It may take a few tries to get this setup to work just right. Some tripods may not extend enough and some may not allow you to bend your camera down to a 90 degree angle. A slightly angled shot works just fine, but if you want an overhead aerial view, you can hack together a custom tripod. We’ve found that using a microphone stand with a camera attachment gives you more swing so that your camera can hang directly above you.

If you’re using a smartphone as your camera, you can use a tabletop tripod like this and balance it on your chest to get the same effect, like fellow teacher Leitha does for her videos. But if you’re not comfortable with a balancing act, there are other affordable tools you can use to capture a bird’s eye view, like a Steady Stand or a flexible desktop stand.

Check out these classes to see what this effect looks in action:

Teela Cunnigham's class, Waterbrush Lettering Essentials
Teela Cunnigham’s class, Waterbrush Lettering Essentials
Mabel Low's class, DIY | Clay Sculpting: Create Your Own Mini Sandwich
Mabel Low’s class, DIY | Clay Sculpting: Create Your Own Mini Sandwich
Josie Hardy's class, DIY Macrame: Learn How to Hang Your Potted Plants
Josie Hardy’s class, DIY Macrame: Learn How to Hang Your Potted Plants

Take photos of your project steps

Throughout filming, in between takes, snap a few photos or beauty shots, if you will. You can use these photos as cover images for your video lessons, marketing collateral for social media, and more importantly in the video lesson itself to show a sharp close up. This is a great technique if you need to show students very fine details of your project.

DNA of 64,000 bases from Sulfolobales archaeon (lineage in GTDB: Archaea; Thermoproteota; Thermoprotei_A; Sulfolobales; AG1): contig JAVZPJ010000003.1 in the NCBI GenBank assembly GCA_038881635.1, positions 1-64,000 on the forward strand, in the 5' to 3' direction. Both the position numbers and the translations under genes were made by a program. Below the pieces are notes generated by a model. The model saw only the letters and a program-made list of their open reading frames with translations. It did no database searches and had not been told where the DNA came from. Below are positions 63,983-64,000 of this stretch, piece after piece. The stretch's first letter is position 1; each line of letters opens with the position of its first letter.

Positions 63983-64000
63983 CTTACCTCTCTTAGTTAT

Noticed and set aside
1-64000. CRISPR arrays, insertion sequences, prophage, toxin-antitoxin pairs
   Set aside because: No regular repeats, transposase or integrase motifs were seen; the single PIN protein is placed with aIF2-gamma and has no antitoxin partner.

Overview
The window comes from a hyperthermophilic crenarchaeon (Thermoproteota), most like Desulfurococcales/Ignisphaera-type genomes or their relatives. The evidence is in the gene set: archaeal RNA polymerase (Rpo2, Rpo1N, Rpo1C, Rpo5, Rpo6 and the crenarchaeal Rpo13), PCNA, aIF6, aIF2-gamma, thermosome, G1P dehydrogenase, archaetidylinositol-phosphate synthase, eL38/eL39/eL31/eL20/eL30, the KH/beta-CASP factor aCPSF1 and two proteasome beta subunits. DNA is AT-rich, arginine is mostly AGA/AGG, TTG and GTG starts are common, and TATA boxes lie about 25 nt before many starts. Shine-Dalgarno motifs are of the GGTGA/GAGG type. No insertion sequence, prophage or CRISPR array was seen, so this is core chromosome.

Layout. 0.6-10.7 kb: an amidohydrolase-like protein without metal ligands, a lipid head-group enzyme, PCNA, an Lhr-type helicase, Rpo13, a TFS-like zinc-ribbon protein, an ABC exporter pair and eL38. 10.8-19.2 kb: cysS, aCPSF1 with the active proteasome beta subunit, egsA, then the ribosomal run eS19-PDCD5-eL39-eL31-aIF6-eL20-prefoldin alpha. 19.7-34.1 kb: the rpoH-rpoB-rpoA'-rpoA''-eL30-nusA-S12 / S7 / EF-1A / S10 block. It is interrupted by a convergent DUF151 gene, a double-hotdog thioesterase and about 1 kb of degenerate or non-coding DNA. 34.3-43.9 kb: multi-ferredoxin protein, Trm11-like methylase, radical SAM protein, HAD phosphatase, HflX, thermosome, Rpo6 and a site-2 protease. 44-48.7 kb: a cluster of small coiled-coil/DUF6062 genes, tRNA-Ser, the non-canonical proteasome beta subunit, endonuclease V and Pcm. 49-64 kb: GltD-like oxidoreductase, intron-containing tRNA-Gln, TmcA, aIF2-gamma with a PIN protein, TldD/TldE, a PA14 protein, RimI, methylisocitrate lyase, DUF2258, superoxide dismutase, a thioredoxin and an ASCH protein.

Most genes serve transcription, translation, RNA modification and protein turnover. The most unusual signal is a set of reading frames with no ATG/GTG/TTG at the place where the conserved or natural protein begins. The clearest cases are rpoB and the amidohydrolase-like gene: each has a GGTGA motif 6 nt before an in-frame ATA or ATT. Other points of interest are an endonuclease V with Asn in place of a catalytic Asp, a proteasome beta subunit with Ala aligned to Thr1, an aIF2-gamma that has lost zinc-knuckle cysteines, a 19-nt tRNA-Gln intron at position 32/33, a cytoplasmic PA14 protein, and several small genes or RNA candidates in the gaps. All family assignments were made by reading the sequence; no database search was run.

Check out this class example to see how you can incorporate still photos into your class: Introduction to Quilling: Quill Your Name from Beginning to End

A few best practices to make production easier

Now that you are equipped with your gear and production techniques, here are some tactics that will make recording (and editing!) a whole lot easier.

Have your project prepared in stages

You’ll save a lot time and headaches on film day if you can have different stages of your project complete. For example, if you’re teaching a class on knitting a shirt, have 4-5 shirts developed along the different steps. Or if you’re teaching a cake decorating class, have the cake already baked before filming. This production hack, allows you to focus on the core techniques and not have to wait around or complete a step to move forward with recording. This will allow you to record your entire class in just a few hours.

Film your class in sections

You’ve already outlined your class into a series of video lessons, so why not film based on those segments? Taking breaks in between your video lessons allows you to collect your thoughts and run through your talking points. Plus, it will make editing easier because you’ll be able to see your specific video lessons, without having to scrub through hours of footage to cut and splice.